An attribute or relation is a kind of secondary entity (if not of a higher order) which a primary entity, like a person, has (or had or will have), can have or should have; or which it does not, cannot or should not have. If it has it, this having of the predicate in question is a (specific) fact, that is, a factual condition; if it can have it, a modal condition; if it should or ought to have it, a normative condition. As explained in section 3.1.3, the concept fact must be defined in terms of a nonmodal, nonnormative is or has, and the concept norm or normative condition in terms of a nonfactual, nonmodal should (be/have). A 'normative condition' is, then, a specific situation in which a universal or general 'norm' applies. Neither norms nor normative conditions, or, for that matter, modal or factual conditions, are entities in the first- or second- or any higher-order domain of discourse. Thus, on our ontology a normative condition does in no way resemble an attribute or relation as existing in the second- or a higher-order predicative domain. That is also why it is preferable to speak of "auxiliary series" rather than of "catenas of factual values" (that is, degrees of realization), "modal values" (probabilities) and "normative values", each corresponding to their own attribute or relation.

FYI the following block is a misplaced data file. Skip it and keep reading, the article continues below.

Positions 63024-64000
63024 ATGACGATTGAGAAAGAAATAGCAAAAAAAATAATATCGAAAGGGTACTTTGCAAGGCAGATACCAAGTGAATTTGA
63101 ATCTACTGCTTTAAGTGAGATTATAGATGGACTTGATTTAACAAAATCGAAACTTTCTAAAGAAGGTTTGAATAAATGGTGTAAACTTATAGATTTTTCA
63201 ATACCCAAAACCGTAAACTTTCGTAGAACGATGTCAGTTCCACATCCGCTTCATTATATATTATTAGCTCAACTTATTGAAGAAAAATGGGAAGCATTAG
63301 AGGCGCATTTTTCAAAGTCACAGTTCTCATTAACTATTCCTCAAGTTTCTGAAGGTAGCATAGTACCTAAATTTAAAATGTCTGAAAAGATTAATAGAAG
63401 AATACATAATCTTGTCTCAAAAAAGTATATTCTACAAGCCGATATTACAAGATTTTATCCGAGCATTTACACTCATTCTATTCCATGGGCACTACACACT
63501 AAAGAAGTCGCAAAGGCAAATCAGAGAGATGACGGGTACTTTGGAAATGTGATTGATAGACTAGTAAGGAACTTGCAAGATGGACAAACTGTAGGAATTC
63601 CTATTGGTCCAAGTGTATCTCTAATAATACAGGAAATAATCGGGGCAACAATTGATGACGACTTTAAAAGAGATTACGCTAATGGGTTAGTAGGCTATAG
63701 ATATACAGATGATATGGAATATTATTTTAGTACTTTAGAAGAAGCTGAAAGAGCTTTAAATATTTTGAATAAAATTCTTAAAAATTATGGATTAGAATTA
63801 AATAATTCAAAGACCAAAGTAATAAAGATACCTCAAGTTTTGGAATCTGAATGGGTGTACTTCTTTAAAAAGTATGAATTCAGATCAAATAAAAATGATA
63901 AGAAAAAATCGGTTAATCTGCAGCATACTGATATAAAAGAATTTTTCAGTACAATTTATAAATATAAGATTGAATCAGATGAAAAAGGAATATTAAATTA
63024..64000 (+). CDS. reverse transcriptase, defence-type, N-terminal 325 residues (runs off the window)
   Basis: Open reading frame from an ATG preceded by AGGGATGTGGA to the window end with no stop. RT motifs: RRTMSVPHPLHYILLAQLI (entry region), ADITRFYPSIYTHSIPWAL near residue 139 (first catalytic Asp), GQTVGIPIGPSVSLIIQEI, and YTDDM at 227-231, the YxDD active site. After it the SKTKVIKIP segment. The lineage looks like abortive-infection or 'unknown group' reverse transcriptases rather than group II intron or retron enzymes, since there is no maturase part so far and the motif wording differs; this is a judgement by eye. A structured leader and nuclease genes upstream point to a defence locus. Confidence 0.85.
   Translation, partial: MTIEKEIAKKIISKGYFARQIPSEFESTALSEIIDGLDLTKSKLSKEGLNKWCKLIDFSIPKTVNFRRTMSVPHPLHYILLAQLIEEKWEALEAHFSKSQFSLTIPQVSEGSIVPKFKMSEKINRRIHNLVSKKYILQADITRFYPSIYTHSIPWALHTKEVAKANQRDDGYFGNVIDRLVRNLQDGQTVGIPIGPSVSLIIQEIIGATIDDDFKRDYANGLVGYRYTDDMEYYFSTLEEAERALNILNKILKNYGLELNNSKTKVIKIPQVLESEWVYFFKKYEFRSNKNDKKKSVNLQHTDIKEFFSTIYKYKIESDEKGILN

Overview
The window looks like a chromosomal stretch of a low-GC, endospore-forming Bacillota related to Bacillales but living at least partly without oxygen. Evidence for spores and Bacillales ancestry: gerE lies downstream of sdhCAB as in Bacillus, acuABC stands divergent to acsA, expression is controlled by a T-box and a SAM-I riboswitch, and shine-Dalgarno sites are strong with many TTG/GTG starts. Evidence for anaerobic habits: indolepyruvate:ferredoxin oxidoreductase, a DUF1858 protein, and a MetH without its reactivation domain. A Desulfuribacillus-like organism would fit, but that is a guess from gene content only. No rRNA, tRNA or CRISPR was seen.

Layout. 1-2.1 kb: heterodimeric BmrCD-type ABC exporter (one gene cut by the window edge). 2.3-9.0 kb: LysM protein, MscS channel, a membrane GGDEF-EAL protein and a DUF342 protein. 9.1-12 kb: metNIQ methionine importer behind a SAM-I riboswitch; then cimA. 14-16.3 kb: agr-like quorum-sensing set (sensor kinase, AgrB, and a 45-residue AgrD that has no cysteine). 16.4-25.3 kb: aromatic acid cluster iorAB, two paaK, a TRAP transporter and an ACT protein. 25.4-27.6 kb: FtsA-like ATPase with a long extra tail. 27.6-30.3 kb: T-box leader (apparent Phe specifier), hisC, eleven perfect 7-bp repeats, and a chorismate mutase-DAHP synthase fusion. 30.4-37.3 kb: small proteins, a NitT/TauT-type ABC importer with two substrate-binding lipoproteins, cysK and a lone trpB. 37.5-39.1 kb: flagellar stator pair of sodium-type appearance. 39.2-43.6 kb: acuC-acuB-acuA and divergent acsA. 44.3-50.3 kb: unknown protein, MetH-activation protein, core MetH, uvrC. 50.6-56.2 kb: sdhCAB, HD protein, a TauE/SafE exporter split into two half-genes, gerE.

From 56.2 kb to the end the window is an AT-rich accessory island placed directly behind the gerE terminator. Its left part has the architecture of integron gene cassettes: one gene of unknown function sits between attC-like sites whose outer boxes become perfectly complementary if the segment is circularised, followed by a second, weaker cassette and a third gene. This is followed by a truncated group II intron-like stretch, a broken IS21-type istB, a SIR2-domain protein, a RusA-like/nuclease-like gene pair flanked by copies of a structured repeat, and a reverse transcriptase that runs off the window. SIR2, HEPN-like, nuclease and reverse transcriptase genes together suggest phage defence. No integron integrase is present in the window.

If something has a high value on the normative auxiliary it may be called "normatively superior" or "good", and if something produces a high or higher value, "right". It is obvious that such a value, or 'goodness' or 'rightness', is not a quality like tallness or any other primary attribute. If 'goodness' is applied to a person or other primary thing, it does at least play the same role as a primary attribute, but if it is applied to attributes, relations or situations even that is not the case.

Value (in the normative sense), goodness and rightness have to be defined in terms of normative superiority, or of a normative auxiliary. The connection is that something that should be, should be had or should be done is itself normatively superior or promotes what is normatively superior. One may also reverse the definitions and define (normative) superiority or should in terms of (normative) value or goodness. Whichever way is preferred on this level of reasoning, there is some conception involved which is incapable of definition. In the factual sphere it is fact, (factual) value, degree of realization or (factual) being which is equally incapable of definition. This has been argued before, but with the use of the wrong analogies.